The media, as it predictably always does, has been working hard to play up the horse race, making this election look as close and exciting as possible in order to drum up viewers. The truth is that Hillary Clinton is the most likely winner. She has consistently and comfortably led in the polls throughout the entire election, and her state polls have almost always shown enough safe electoral votes to guarantee victory.
Now let's be clear, Donald Trump definitely has a chance, but there have been so few polls at any point in this election showing him in the lead that at this point it would certainly require a polling error of historic proportions. And not just one polling error, polling error across the many dozens of pollsters than have been producing numbers this election. The fact is that polls in American elections are generally very accurate. A lot has been made of polls missing the Brexit vote, but it's simply not true. The poll of polls showed Leave winning for most of the run up to the vote, with Remain only just eking ahead in the final days. The bettors got Brexit wrong, not the polls. If anything Brexit serves as a golden example of why not to argue against polls just because they seem unlikely. In order to predict a Trump victory, you once again must argue against the polls, and that's rarely a winning argument.
But let's get to it then, read on below for our forecast, including a full electoral vote state map, and further analysis.
Presidential Election Verdict: Hillary Clinton Elected President
"Safe" Democratic Party electoral votes: 278
"Safe" Republican Party electoral votes: 185
Key States to watch: CO, PA
The map is pretty self explanatory. The data all comes from poll aggregator Pollster, with blue states being those where Hillary Clinton has a significant and consistent lead, red states where Trump has a significant and consistent lead, and the grey states are the current battlegrounds, where polls are closest. The diagonal lines denote states where individual electoral votes are awarded by Congressional district, two of which are considered toss ups. Each state has a certain number of electoral votes, as determined mainly by population. It takes 270 electoral votes to win.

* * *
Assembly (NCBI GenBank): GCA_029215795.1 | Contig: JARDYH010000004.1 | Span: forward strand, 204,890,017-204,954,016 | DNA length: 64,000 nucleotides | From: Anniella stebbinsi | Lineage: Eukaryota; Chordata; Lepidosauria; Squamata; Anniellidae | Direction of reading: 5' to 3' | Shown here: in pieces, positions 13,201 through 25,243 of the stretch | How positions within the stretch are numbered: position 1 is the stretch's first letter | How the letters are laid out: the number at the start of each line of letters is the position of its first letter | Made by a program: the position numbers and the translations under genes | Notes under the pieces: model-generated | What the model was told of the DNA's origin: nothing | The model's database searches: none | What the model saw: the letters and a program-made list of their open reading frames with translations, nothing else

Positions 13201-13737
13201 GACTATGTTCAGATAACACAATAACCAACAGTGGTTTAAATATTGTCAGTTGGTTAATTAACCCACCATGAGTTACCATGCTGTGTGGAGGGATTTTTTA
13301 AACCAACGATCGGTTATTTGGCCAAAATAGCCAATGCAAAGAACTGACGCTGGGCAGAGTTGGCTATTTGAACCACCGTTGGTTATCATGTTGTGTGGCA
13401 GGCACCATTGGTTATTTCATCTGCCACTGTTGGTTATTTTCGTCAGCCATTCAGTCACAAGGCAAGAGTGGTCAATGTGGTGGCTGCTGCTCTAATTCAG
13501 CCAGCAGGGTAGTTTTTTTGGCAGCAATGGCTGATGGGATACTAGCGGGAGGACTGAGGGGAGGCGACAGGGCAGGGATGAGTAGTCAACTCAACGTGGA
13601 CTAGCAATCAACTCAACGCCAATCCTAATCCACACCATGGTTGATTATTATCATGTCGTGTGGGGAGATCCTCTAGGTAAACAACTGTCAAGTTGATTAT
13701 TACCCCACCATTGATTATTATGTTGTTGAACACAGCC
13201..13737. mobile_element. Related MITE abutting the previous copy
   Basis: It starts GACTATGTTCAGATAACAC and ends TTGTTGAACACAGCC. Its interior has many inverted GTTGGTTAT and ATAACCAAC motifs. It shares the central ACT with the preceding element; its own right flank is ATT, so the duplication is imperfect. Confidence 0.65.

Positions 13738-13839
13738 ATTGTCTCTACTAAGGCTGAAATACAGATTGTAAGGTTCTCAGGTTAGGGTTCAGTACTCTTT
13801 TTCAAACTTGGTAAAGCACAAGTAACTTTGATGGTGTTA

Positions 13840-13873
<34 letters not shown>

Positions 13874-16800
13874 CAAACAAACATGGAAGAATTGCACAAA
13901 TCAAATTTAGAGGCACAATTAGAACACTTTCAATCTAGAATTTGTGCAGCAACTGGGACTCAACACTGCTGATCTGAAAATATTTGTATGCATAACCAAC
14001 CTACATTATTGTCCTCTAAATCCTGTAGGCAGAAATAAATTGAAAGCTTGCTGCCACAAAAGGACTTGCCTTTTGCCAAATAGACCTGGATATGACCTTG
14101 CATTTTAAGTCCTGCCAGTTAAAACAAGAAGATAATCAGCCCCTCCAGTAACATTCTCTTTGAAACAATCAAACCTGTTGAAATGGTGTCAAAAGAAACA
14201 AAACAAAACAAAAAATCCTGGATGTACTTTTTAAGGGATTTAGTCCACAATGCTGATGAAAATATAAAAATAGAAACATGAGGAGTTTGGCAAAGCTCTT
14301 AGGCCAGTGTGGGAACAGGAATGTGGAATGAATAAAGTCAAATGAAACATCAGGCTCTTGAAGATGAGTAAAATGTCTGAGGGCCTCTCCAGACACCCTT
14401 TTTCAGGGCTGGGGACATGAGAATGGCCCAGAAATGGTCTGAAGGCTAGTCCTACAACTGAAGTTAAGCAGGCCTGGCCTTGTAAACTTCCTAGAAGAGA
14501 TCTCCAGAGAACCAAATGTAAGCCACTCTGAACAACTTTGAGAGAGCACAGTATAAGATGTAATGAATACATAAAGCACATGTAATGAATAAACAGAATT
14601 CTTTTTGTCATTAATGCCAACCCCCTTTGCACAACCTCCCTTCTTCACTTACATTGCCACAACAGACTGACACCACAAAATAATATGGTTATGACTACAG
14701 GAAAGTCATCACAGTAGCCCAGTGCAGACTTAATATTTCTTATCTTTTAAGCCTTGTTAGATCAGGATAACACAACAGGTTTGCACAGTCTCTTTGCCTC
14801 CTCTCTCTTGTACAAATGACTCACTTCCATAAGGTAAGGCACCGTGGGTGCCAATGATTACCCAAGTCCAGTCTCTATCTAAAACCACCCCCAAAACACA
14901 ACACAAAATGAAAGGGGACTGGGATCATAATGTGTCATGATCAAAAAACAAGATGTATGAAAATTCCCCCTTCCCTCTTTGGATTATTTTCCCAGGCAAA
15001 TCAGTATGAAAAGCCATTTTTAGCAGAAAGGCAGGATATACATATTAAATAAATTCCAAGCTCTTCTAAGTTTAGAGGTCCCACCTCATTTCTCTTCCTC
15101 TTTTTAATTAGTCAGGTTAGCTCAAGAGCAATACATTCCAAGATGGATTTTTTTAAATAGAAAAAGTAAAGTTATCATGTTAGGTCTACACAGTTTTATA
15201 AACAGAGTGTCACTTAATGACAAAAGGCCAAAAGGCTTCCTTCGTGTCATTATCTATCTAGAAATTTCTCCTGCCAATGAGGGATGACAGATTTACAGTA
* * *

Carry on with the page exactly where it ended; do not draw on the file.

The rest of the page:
As you will see from the current polls, the "safe" blue states already put Hillary Clinton over 270. This is a very strong position with which to be heading into the election. This essentially means that she can afford to lose every single grey state there, all the toss ups and battlegrounds, and she'd still win the election. Donald Trump has to win every single one of them, and even then he has to take one or two blue states.
So while certain polls may be suggesting this to be a close race, it is very much an uphill battle for Trump, with only very few real possible routes to victory. Even assuming he wins all the battleground states, which is in itself unlikely, Trump can really only win if one of the following happens:
- Trump wins Pennsylvania
- Trump wins Colorado
- Trump wins both of Nevada and New Hampshire
The key states to watch on Tuesday are going to be Colorado and Pennsylvania, and I'll get into why that is in a moment. For now though I think it's important to highlight the state of Nevada.
Nevada has been polling quite close this election, and for a long while even appeared to be favouring Donald Trump. Winning this state would open up a very plausible route to victory for Trump by taking New Hampshire, which has also been close, but does not in itself have enough electoral votes to swing the election unless combined with another blue state.
Nevada is a strange state though, in that most of the population actually votes before election day. Some 60-70% of Nevada has already voted, and the numbers from that early vote are so strong for Clinton that many pundits are starting to suggest that the state might already be beyond Trump. Nevada is a notoriously difficult state to poll, but the key discrepancy here appears to have been an underestimation of the Latino vote. This potentially has a wide ranging impact on the election, because if polls are underestimating Latinos in Nevada, it suggests that we may see a similar effect in other states with large Latino populations like Florida, Colorado and Arizona, which would doom Trump.
So based on this information we're going to put this state in the blue column, but err on the side of caution and assume that this is a phenomenon isolated to Nevada.
With Nevada out of reach, that really only leaves two plausible routes to victory for Trump: win Pennsylvania or win Colorado. If we're very generous towards Trump and say he wins all the grey on that map, that leaves him with 260 votes to Clinton's 278. Now Trump actually only needs 269 to win, because in the event of a 269-269 tie, the election gets decided by the House of Representatives, which is controlled by the Republicans. In other words either of Colorado's 9 electoral votes or Pennsylvania's 20 would be enough to give Trump the win in this scenario.